Boeing Begins Final Phase Of 787 Flight Testing


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Boeing Begins Final Phase Of 787 Flight Testing

By Eddy Metcalf

June 28, 2011 - Boeing has begun Function & Reliability (F&R) testing and extended operations (ETOPS) demonstrations on the 787 Dreamliner. This is the final phase of flight testing prior to certification of the airplane. 

"We are ready for this final phase of flight testing," said Scott Fancher, vice president and general manager of the 787 program. "The team has created a solid plan for accomplishing the hours and test points required for F&R and ETOPS testing in support of delivery to our customer ANA in the August to September time period." 

F&R testing simulates various normal and non-normal operations for the airplane, in a realistic airline-like flight environment. ETOPS refers to extended operations ? for twin jets, flights that are more than 60 minutes away from a suitable landing field. During ETOPS demonstrations the company validates the airplane's ability to safely divert for a variety of reasons, including long diversions with one engine shut down. 

In addition to F&R and ETOPS testing for the 787 with Rolls-Royce engines, Boeing continues certification testing on 787s with General Electric engines and will conduct a separate F&R/ETOPS test program for that version of the airplane. Other activities will continue on the flight test fleet to support Boeing objectives including examining potential technologies for the 787-9 and testing engine improvement packages.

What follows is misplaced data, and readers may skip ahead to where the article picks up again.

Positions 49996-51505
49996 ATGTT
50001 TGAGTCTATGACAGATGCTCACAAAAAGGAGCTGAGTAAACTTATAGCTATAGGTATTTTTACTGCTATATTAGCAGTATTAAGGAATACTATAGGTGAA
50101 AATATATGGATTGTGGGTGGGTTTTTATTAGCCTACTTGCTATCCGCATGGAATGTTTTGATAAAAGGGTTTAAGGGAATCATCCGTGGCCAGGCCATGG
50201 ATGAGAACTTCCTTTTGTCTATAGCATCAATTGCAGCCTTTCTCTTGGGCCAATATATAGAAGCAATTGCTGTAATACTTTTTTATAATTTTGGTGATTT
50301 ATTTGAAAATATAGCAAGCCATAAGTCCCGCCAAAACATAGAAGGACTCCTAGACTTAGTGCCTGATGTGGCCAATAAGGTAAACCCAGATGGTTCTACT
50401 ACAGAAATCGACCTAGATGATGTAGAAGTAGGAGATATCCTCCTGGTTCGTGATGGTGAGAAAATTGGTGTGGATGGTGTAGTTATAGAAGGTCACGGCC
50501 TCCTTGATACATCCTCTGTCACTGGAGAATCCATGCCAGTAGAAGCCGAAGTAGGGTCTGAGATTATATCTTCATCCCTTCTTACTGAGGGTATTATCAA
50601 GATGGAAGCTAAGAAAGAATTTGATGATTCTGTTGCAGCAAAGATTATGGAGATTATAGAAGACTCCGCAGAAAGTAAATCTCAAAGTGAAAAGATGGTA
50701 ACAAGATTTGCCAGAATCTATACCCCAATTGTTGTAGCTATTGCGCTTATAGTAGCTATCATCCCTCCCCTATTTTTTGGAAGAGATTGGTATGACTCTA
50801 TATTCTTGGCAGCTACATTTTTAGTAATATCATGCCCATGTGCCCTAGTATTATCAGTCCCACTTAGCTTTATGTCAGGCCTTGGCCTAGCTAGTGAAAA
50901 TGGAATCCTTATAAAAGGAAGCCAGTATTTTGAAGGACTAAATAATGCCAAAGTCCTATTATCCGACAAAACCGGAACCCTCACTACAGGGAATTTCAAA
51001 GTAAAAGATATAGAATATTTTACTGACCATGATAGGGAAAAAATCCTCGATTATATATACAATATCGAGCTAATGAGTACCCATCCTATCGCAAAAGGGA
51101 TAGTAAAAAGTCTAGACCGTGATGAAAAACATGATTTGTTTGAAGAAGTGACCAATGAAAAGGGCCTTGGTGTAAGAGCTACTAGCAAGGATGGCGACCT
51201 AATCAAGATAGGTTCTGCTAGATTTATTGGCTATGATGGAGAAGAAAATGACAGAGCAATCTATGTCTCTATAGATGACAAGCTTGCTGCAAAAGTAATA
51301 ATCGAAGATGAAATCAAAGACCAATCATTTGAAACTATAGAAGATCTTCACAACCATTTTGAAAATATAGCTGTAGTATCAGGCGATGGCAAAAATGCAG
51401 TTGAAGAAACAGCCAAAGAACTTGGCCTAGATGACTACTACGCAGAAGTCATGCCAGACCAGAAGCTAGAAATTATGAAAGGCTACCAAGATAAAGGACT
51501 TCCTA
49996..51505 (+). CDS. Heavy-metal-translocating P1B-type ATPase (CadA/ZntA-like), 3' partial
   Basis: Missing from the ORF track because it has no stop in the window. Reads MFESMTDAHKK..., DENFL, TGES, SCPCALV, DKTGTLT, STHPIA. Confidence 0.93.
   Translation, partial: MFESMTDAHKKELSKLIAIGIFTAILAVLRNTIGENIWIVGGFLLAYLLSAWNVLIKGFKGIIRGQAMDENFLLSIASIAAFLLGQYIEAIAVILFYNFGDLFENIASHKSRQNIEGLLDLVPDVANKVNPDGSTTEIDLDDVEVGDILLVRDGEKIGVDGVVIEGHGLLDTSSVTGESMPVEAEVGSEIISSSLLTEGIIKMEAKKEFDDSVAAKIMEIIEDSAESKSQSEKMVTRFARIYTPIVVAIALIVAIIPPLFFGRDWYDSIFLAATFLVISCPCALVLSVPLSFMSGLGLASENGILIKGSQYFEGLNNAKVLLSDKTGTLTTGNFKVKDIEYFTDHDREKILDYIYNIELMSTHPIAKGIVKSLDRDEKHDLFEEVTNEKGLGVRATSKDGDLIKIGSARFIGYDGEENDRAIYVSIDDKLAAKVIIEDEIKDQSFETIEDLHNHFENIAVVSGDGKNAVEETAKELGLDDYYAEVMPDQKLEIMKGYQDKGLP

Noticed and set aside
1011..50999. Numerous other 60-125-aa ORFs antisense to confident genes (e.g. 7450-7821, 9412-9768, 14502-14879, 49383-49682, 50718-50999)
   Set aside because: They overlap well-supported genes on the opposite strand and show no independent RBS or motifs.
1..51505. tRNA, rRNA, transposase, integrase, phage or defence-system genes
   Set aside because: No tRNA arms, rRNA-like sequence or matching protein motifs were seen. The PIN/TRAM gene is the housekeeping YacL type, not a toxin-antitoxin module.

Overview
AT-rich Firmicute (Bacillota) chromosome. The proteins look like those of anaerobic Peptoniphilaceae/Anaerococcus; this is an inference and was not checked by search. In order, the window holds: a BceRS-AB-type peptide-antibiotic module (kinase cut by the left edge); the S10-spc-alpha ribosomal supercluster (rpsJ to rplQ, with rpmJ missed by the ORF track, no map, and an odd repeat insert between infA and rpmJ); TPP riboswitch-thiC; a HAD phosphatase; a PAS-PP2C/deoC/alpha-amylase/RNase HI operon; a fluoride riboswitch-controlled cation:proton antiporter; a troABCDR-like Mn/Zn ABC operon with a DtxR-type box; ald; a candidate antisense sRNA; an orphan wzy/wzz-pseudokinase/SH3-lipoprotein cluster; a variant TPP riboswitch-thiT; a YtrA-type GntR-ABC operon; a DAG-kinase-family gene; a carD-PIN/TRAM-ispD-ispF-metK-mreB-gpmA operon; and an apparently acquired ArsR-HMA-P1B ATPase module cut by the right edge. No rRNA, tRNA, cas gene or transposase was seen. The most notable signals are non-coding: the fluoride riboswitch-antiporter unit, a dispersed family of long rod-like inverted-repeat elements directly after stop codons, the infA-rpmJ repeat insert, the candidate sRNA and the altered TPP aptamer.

The Boeing 787 Dreamliner is a long-range, mid-size wide-body, twin-engine jet airliner developed by Boeing Commercial Airplanes. It seats 210 to 330 passengers, depending on the variant. Boeing states that it is the company's most fuel-efficient airliner and the world's first major airliner to use composite materials for most of its construction. The 787 consumes 20% less fuel than the similarly-sized Boeing 767. Some of its distinguishing features include a four-panel windshield, noise-reducing chevrons on its engine nacelles, and a smoother nose contour. 

The aircraft's initial designation was 7E7, prior to its renaming in January 2005. The first 787 was unveiled in a roll-out ceremony on July 8, 2007, at Boeing's Everett assembly factory, by which time it had become the fastest-selling wide-body airliner in history with 677 orders. By March 2011, 835 Boeing 787s had been ordered by 56 customers. As of 2011, launch customer All Nippon Airways has the largest number of 787s on order. 


The 787 development and production has involved a large-scale collaboration with numerous suppliers around the globe. It is being assembled at the Boeing Everett Factory in Everett, Washington. Aircraft will also be assembled at a new factory in North Charleston, South Carolina.  


Both sites will deliver 787s to airline customers. Originally planned to enter service in May 2008, the project has suffered from repeated delays and is now more than three years behind schedule. The airliner's maiden flight took place on December 15, 2009, and it is currently undergoing flight testing with a goal of receiving certification in mid-2011 and entering service with All Nippon Airways in the third quarter of 2011.

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